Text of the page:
Marshmallowing

On Love

by Alain de Botton
Atlantic Monthly Press, 231 pp., $17.00

On Love is a first novel by a young writer living in London who has had the bright idea of tracing the course of an “ordinary” love affair—initial conflagration, ecstasies, domesticities, break-up, suicide attempt, beginning of new cycle, with new lover—breaking it up into numbered paragraphs (as in Wittgenstein’s Tractatus) and enclosing it in a dense network of cultural allusions. Dante, Flaubert, and Proust are at hand, but more pervasively the currently fashionable literary theorists and postmodernists: Saussure, Barthes, Bakhtin, Lacan, and Heidegger.

The restaurant was of no help, for its romantic setting made love too conspicuous, hence insincere. The romantic weakened the bond between authorial intent and language, the signifieds kept threatening infidelity.

Intimacy did not destroy the self/other slash.

Is it really her I love, I thought to myself as I looked again at Chloe reading on the sofa across the room, or simply an idea that collects itself around her mouth, her eyes, her face? In extending her expression to her whole character, was I not perhaps guilty of mistaken metonymy?

The “ordinary” couple are young, professional class, semi-affluent—she is a graphic designer on a fashion magazine and he, the narrator, is an architect—and, the “I” character contends, it is difficult for them to have a story.

Chloe and I were moderns, innermonologuers rather than adventurers. The world had been largely stripped of capacities for romantic struggle. The parents didn’t care, the jungle had been tamed, society hid its disapproval behind universal tolerance, restaurants stayed open late, credit cards were accepted almost everywhere, and sex was a duty, not a crime.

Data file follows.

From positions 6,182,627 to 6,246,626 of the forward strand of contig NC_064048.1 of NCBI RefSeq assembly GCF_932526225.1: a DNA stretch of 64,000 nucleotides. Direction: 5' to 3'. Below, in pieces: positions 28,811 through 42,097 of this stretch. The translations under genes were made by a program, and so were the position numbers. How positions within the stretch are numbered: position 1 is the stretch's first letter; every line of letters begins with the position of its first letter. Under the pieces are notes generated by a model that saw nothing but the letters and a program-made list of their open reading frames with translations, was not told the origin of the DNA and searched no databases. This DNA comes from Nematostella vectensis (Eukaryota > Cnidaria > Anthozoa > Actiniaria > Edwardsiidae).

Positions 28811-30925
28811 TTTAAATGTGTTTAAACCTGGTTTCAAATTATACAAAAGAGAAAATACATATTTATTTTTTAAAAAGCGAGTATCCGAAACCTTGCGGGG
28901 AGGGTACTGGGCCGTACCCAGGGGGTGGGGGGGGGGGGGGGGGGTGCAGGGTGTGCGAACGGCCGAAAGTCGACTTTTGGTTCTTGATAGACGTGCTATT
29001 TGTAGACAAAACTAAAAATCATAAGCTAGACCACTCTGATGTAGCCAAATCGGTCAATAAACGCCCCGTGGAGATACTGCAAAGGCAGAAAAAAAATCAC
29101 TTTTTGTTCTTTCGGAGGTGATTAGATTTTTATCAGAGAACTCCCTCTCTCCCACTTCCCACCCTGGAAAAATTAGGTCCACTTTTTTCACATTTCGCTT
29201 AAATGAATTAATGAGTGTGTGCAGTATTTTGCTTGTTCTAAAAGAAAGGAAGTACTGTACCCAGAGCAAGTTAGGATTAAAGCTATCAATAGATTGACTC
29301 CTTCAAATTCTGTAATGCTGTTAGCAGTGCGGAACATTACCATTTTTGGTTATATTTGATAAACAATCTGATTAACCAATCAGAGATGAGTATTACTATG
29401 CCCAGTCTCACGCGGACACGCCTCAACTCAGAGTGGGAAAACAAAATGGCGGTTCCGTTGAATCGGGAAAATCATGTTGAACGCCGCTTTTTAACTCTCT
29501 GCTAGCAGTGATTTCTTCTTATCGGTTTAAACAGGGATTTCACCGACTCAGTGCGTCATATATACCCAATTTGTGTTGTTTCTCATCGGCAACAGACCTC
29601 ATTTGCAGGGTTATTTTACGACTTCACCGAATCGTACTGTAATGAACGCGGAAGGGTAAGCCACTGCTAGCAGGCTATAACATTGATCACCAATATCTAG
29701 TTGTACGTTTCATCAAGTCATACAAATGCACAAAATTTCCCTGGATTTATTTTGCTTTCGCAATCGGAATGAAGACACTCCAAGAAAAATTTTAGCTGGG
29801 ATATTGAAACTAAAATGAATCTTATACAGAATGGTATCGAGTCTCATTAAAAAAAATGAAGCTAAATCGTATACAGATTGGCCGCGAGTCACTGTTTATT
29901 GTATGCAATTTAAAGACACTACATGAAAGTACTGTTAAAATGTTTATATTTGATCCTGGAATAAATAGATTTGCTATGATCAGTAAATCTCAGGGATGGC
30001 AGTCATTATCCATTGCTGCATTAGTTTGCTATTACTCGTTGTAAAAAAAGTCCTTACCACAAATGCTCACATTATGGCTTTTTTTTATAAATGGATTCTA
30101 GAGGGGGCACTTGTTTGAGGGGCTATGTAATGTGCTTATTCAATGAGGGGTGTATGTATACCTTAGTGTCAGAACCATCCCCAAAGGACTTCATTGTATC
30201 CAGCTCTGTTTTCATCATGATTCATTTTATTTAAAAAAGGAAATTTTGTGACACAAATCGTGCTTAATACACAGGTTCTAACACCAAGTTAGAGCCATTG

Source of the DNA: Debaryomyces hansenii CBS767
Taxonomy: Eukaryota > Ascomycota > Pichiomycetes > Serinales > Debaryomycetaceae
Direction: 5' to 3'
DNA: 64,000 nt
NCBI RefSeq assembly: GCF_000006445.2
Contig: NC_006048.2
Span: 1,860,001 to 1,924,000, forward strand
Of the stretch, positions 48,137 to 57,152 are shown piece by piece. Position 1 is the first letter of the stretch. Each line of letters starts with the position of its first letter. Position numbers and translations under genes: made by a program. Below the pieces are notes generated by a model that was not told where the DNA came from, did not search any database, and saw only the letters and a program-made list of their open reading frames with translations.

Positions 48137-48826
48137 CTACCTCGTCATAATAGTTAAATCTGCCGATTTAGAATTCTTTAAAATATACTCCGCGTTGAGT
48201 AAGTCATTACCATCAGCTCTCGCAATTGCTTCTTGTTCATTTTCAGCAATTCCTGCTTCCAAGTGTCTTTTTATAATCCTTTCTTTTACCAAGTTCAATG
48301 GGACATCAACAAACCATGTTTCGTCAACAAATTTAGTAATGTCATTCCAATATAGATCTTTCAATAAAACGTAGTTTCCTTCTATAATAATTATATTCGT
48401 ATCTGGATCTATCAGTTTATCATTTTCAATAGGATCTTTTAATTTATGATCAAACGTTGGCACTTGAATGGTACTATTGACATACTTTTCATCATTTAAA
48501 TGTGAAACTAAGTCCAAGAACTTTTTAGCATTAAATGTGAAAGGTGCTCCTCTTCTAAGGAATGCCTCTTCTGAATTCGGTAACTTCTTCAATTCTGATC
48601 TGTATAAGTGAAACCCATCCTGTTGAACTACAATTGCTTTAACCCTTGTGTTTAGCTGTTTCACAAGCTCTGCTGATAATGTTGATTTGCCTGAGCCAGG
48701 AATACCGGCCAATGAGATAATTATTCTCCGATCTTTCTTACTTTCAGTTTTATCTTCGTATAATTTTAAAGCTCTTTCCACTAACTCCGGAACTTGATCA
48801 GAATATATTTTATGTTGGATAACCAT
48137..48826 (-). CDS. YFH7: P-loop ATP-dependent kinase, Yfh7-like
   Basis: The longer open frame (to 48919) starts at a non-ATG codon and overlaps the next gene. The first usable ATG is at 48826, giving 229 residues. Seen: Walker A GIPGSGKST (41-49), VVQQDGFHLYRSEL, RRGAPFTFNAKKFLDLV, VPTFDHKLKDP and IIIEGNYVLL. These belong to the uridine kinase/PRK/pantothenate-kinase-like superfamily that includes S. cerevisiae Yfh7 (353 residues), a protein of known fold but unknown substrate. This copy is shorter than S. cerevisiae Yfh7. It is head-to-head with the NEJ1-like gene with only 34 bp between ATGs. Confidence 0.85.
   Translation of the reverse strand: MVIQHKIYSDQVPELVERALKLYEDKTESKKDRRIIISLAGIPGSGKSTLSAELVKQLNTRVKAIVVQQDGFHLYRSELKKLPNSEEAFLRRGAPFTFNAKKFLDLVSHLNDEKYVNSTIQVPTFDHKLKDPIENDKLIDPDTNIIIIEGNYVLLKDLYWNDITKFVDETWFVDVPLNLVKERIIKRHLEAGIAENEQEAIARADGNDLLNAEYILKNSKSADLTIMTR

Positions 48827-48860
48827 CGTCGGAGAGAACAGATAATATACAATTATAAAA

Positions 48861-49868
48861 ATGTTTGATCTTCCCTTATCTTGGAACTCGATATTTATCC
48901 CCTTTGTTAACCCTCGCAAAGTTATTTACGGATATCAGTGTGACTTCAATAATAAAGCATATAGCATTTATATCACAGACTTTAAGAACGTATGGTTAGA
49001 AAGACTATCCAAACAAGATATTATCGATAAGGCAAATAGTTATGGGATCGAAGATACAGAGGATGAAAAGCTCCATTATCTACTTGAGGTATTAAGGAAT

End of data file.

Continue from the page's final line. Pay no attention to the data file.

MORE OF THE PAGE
Indeed they do not achieve much of a story. Their self-doubts and quarrels, and even their intimacies, are made deliberately to run to type, and all the life and adventure is reserved for the mock-philosophic commentary. The rigidity of the author’s Cartesian or Wittgensteinian form invites some neat deadpan devices, like the reemployment of the same sentences, with a few changed epithets, to render both the scene where love dawns and where it gloomily grinds to its end.

I was [Chloe and I were] sitting in the economy section of a British Airways jet making its way [our way back] from Paris to London. We had recently crossed the Normandy coast, where a blanket of winter cloud had given way to an uninterrupted view of brilliant blue waters [dark waters below]…. There was something comforting [threatening] about the flight, the dull background throb of the engines, the hushed gray interior, the candy smiles of the airline employees. A trolley carrying a selection of drinks and snacks was making its way down the aisle and, though I was neither [both] hungry nor [and] thirsty, it filled me with the vague anticipation [nausea] that meals may elicit in aircraft.

How shall one classify this novel? One is tempted at first to suppose its genre is philistinism: the vindictive philistinism of the campus novel (a tiresome genre) or of “Tom-Stoppardism”—a …

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